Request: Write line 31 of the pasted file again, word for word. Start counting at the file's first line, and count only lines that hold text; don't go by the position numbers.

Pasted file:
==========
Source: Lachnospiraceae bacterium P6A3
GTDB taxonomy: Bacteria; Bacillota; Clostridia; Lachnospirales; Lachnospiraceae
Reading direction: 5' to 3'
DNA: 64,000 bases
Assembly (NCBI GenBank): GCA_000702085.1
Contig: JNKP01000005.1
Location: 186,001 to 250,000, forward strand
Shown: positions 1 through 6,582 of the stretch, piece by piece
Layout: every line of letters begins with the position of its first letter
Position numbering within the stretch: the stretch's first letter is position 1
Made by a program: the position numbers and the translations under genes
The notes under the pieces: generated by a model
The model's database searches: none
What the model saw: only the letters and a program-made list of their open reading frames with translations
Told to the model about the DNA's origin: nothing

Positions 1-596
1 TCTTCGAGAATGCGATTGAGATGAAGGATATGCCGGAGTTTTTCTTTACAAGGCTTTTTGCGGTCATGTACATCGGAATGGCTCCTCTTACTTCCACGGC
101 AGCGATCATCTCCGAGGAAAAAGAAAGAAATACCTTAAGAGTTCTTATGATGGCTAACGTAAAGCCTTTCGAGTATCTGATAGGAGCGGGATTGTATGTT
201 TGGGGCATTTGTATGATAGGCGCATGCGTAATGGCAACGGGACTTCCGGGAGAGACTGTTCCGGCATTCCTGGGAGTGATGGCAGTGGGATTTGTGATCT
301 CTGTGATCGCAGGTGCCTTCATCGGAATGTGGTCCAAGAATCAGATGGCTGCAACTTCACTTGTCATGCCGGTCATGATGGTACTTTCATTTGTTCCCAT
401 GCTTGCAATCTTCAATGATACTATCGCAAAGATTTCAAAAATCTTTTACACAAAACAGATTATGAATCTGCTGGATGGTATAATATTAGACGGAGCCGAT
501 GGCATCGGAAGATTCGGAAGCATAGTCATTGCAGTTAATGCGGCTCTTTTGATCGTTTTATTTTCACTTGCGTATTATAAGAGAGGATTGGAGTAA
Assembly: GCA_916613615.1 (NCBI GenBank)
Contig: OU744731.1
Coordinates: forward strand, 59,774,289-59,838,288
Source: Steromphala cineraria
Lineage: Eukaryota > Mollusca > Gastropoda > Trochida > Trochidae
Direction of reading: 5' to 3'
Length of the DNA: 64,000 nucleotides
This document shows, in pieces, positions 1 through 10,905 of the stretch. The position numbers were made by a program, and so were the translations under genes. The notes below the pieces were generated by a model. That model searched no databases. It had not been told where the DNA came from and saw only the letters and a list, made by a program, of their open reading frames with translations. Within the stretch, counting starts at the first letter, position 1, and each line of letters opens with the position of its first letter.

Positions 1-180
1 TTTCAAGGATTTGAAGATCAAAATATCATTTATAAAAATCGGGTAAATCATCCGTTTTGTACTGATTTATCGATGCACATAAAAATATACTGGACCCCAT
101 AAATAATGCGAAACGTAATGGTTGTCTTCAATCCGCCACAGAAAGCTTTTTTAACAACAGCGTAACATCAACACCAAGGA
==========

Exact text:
Positions 1-180